Like every other sport, lacrosse has its own terms that we use. It is important that all of us in the program understand these terms and use them to communicate with each other. Here are the most commonly used lacrosse terms.
BOX - A 35 yard by 40 yard rectangle that starts at the end line and encompasses the goal.
CHECKING - Checking can refer to hitting with either your body or your stick. The three best stick checks are the lift check, the poke check and the slap check. All of these checks involve making contact with the bottom hand of the ball carrier. Checks with your body involve hitting an opponent from the front between the waist and shoulders that is either in possession of the ball or within 5 yards of a loose ball. Body checks are not allowed at all youth levels.
CRADLE - A method of moving your wrist in a motion that rocks the ball in your stick. This motion is important to keep the ball in your stick when running or having your stick hit. This is one of the most important basic skills to be learned.
CREASE - The round line surrounding the goal. No player of the opposing team is allowed to go in or beak the “plane” of the crease.
CLEARING - Moving the ball from your defensive side of the field to your offensive side of the field. Clearing typically involves using your goalie and 3 defensemen to create a 4 on 3 situation.
DODGE - An offensive move designed to get by an opponent.
EMO (Extra Man Office) - When the opposing team has one or more players in the penalty box and you have more men on the field than the other team. Also known as Extra Man Offense (EMO).
FACEOFF - Faceoffs occur at the beginning of each game, after each goal and at the start of each quarter/half. Faceoffs involve two opposing center midfielders who meet at the center of the midfield line. Each player gets into a crouch position with their gloves touching the ground and the back of their sticks facing the opposing player. The referee places the ball between the two sticks. The face off begins when the referee blows his whistle.
HOLE - The unmarked area in front of each goal. Offensively, this is where we will score the majority of our goals. Defensively, we need to cover every opponent to prevent good shots on our goalie.
MAN-BALL - A Man-Ball situation occurs when there are 2 (or more) members of your team going after a ground ball against 1 man on the opposing team. In this situation one man will call “Man” and screen the opponent away from the ball by standing between the oppopnent and the ball, and the other player will call “Ball” and will scoop up the ball.
MAN UP - See EMO
MAN DOWN - When you have one or more players in the penalty box and you have fewer men on the field than the other team.
MIDFIELD - The Midfield is the line that separates the offensive half of the field from the defensive half of the field. Players who play both offense and defense are called midfielders.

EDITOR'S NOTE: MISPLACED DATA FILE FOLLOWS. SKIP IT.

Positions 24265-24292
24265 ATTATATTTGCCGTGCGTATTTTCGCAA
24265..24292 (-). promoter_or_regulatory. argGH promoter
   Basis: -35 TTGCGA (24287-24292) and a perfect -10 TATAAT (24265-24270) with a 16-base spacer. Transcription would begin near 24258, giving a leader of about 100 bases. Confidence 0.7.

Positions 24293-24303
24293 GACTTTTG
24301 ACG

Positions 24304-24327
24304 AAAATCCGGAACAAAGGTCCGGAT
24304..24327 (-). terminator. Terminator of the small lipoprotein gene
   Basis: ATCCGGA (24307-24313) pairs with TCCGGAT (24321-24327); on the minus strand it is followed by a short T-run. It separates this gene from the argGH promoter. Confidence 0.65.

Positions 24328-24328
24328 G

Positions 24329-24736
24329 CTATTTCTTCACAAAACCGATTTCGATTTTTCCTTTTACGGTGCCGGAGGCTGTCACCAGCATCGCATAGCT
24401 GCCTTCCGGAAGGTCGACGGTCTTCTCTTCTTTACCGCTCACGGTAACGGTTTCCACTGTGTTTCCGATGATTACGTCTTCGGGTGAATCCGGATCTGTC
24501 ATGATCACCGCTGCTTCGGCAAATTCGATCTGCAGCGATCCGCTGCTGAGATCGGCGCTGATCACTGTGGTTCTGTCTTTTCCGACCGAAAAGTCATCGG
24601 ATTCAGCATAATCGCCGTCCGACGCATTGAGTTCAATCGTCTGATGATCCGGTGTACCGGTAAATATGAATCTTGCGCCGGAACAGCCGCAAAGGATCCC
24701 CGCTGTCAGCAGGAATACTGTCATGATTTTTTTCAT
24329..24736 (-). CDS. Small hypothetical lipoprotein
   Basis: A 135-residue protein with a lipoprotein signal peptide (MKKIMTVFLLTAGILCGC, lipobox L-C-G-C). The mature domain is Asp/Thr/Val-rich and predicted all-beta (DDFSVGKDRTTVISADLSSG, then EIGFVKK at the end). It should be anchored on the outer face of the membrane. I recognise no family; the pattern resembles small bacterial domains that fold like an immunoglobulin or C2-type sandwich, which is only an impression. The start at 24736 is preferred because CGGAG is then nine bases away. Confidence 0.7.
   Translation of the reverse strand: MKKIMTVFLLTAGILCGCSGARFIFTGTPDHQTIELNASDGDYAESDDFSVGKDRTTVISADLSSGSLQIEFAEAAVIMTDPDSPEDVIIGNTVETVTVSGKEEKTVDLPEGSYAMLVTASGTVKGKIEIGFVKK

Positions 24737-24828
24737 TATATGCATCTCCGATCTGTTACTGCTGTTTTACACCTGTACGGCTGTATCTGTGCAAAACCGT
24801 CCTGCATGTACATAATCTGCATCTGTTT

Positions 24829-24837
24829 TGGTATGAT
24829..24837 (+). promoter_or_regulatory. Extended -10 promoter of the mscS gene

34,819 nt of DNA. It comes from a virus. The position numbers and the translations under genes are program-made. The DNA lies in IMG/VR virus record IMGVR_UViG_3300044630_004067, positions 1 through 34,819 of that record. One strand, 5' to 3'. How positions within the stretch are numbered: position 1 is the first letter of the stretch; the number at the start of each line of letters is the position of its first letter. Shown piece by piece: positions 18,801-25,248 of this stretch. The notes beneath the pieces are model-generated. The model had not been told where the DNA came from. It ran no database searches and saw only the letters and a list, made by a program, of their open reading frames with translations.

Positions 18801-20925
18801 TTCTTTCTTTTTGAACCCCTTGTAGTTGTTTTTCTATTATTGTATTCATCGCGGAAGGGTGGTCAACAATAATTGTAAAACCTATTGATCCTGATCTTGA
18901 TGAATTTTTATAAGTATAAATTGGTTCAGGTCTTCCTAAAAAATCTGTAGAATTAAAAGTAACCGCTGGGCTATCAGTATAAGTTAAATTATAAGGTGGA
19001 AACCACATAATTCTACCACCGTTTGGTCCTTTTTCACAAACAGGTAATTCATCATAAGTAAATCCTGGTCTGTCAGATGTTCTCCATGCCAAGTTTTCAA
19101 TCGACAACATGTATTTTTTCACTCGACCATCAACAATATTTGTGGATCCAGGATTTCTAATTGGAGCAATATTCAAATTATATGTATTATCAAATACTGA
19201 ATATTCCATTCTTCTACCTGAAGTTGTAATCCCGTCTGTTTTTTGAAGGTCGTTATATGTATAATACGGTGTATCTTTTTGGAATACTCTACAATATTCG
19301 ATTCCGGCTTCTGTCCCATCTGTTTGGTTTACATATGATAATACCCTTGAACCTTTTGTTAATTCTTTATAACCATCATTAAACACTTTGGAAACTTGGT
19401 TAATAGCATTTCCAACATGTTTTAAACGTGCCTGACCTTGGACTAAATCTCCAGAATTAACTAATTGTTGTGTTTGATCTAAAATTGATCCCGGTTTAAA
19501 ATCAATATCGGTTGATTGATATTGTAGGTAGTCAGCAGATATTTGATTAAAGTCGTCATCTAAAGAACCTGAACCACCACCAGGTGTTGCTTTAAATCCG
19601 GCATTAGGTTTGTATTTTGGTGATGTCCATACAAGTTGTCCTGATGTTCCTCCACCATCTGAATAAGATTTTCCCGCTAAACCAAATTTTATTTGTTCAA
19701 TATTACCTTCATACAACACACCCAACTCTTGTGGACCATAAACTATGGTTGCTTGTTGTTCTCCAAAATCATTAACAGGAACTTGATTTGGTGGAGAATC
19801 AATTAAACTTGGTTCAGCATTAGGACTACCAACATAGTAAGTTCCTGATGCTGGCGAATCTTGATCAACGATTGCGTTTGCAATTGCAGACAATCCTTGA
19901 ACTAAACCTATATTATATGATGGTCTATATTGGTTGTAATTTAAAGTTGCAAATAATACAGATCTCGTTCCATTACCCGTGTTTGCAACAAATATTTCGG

OFF SIDES - When a team has less than 3 players on their offensive side of the field or less than 4 players on their defensive side of the field. If we have possession of the ball when offides is called by the referee, then we lose possession of the ball. If our opponent has the ball, then we are assessed a 30 seconds penalty.
PICK - A pick is stationary position that is designed to free a teammate from his defensive man when he cuts off you.
POSSESSION - Possession is when a player has the ball in his stick. At the time of a face-off once possession has been established, the referee will yell “possession” and then Defensemen and Attackmen are allowed to go outside of the “Box”.
RIDING - Defending against a team that is attempting to clear the ball.
SCOOP - A method of using your stick to pick up a ball on the ground.
SHOT - An attempt to score a goal.
SQUARED UP - Defensive position where you are directly in front of the opposing player with your body and shoulders square in front of him, your knees are slightly bent and your stick is extended out toward your opponent in a slightly raised position.
X - Position behind the goal. Getting the ball to “X” means getting the ball to a teammate behind the goal. Many offensive attack strategies actually start from behind the goal.
Player to Player Communication
“Ball Down” - what a player yells to inform teammates the ball is on the ground.
“Here’s Your Help” or "Help" - when a teammate is being covered and you get open, you put up your stick to receive a pass and yell “Here’s Your Help”.
“Pick (Left or Right)” - when an opposing player sets a pick on one of your teammates you should yell “Pick” and the side the Pick is on to let him know.
“Man/Ball” - When you and a teammate are going after a ground ball the player closest to the ball should yell “MAN” and the other player should yell “BALL”.
“I Got Your Left/Right” - A player should be communicating to his teammate that he is prepared to help him cover his man on either the Right or the Left side.
“Switch” - If an opposing player moves or begins to move past a teammate (either through a Pick or another offensive move) a player should yell “PICK” and each teammate should switch covering the opposing player they were covering.